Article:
"They took off our clothes and kept us in a place for a few hours," Taheri said. "There, Iranian military forces raped a number of children right in front of our eyes."
"Once the Iranian police took us to prison, they told us, 'You have to get money and pay us,' but we did not have money," said Abdurrazzaq Ayubi, 29, a resident of Badakhshan Province who has left Iran and now lives in a United Nations (UN) refugee camp in Herat city.
"They beat us, harassed us, and cursed at us. They even severely beat young children to the point that they broke their arms and legs," he told Salaam Times.
"You are a bunch of bastard Afghans is what the Iranian forces will tell us," Ayubi said. "We saw many Afghans whose limbs were broken by the Iranian forces."
"When I was arrested by the Iranian police, I was subjected to a severe beating at the first police station, and when they took us to the second station, they beat me up again," Habibullah, 26, another resident of Herat who goes by one name, told Salaam Times.
"There were 36 of us," he said. "They took us inside a small house that had no roof, stripped us of our clothes, pressed our heads against walls and told us not to look at each other. "We could hear those children who were with us screaming while being raped by Iranian soldiers. We went through hell, and every moment, we could see death in front of our eyes."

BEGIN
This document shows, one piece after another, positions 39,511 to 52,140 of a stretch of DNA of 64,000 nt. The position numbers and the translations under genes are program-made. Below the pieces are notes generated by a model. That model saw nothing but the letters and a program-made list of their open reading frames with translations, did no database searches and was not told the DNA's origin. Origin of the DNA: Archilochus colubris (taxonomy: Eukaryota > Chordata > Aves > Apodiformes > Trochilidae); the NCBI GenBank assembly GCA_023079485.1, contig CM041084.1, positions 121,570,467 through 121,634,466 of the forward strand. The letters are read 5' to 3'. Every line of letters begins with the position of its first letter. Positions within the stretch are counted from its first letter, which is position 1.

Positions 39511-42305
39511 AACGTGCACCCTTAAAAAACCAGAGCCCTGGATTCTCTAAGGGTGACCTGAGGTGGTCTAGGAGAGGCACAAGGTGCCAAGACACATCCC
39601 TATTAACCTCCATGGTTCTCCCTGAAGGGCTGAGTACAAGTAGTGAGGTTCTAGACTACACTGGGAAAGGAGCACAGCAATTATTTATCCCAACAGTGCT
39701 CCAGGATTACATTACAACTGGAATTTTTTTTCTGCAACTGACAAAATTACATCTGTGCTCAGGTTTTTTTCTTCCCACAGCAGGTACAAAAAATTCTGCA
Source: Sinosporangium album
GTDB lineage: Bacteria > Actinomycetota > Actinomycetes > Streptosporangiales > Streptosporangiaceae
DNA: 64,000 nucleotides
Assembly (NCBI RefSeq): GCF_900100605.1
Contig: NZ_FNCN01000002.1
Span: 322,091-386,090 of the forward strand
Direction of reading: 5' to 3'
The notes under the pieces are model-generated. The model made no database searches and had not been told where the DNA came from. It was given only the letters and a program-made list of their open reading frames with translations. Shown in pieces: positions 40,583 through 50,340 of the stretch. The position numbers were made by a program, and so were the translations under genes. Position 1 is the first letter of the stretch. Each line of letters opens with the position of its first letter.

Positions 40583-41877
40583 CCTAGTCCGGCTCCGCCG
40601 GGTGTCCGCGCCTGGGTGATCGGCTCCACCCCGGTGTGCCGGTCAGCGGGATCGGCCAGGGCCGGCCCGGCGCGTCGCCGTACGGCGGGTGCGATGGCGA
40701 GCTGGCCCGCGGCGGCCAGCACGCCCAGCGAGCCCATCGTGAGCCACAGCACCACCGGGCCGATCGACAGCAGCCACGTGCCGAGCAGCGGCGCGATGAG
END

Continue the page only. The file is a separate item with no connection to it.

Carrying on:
Habibullah said he was severely beaten up by three soldiers using their rifle butts, adding that he was "still suffering from the consequences".
"The mistreatment of Afghan refugees by the Iranian forces was severe and intense," Ali, a 25-year-old from Bamiyan Province who left Iran and now lives in the UN refugee camp in Herat city, told Salaam Times. "Once we were taken to their prison, we were severely beaten up," he said, adding, "We were subject to such tortures as electric shocks and tear gas."
"The Iranian forces also brought in a few refugees who did not have money and broke their arms and legs," he added.
Human rights violations
"We have recorded and documented complaints made by Afghan returnees and refugees who have been forcibly deported by the Iranian government," said Abdul Qader Rahimi, the Herat provincial director of the Afghanistan Independent Human Rights Commission.
"They have been truly subjected to mistreatment by Iranian law enforcement officials," he said.
"Iranian troops beating immigrants is a matter of concern for us, and we have addressed the complaints of these immigrants to government agencies and have also published them in the Independent Human Rights Commission's annual reports," Rahimi said.
"It has been clearly stipulated in domestic and international laws that when a crime is committed by citizens of a country against another country's citizens, then it is the responsibility of the country of the culprits to pursue the matter to prevent it from turning into an international issue," Abdul Karim Haqyar, a Herat-based legal scholar, told Salaam Times.
"The country of which the perpetrator of a crime is a national is obligated to pursue the case," he said.
"Through legal channels, the Afghan government can place pressure on the Iranian embassy in Kabul, so that legal and judicial organisations can follow up on this case," Haqyar explained.
"This way, Iran's law enforcement officials will take necessary actions to find and arrest the perpetrators, bring them to court," he added.